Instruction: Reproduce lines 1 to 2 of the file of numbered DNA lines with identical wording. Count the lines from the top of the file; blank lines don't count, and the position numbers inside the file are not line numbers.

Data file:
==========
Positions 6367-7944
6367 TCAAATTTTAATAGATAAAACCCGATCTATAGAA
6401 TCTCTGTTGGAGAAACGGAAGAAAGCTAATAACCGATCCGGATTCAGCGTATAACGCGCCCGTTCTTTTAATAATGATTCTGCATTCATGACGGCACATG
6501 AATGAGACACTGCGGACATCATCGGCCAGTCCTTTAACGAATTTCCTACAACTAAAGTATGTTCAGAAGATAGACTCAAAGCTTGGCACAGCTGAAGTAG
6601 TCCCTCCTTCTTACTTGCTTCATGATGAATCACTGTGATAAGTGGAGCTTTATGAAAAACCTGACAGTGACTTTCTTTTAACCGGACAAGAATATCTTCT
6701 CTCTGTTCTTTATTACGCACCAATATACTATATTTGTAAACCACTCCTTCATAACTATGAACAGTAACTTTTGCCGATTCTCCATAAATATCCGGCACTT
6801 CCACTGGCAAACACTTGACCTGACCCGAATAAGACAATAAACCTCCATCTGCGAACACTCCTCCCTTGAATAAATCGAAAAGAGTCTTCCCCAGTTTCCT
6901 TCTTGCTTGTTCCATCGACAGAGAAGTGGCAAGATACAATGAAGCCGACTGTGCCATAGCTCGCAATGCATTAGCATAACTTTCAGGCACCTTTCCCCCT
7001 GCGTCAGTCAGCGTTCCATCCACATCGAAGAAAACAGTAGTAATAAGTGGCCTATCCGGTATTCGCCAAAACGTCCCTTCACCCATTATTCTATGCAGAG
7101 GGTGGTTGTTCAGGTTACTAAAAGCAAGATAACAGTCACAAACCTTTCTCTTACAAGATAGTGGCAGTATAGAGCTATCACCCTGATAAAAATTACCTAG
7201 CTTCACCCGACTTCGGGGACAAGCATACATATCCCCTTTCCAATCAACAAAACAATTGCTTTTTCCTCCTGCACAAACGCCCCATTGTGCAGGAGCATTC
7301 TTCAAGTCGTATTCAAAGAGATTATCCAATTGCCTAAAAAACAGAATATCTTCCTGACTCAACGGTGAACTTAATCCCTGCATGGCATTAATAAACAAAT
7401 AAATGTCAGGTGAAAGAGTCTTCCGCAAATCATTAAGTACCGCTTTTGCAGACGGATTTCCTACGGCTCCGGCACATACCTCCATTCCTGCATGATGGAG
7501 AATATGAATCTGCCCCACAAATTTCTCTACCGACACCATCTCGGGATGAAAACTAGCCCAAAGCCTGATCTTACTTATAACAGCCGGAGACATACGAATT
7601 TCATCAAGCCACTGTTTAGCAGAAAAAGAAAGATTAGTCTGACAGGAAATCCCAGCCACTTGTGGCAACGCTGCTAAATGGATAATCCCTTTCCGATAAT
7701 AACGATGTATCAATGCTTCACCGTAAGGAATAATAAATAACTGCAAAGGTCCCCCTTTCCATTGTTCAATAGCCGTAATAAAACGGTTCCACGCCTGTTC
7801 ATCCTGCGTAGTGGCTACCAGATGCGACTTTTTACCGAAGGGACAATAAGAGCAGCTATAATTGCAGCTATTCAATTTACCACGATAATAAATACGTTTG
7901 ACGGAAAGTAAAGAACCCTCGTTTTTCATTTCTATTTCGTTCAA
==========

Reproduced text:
Positions 6367-7944
6367 TCAAATTTTAATAGATAAAACCCGATCTATAGAA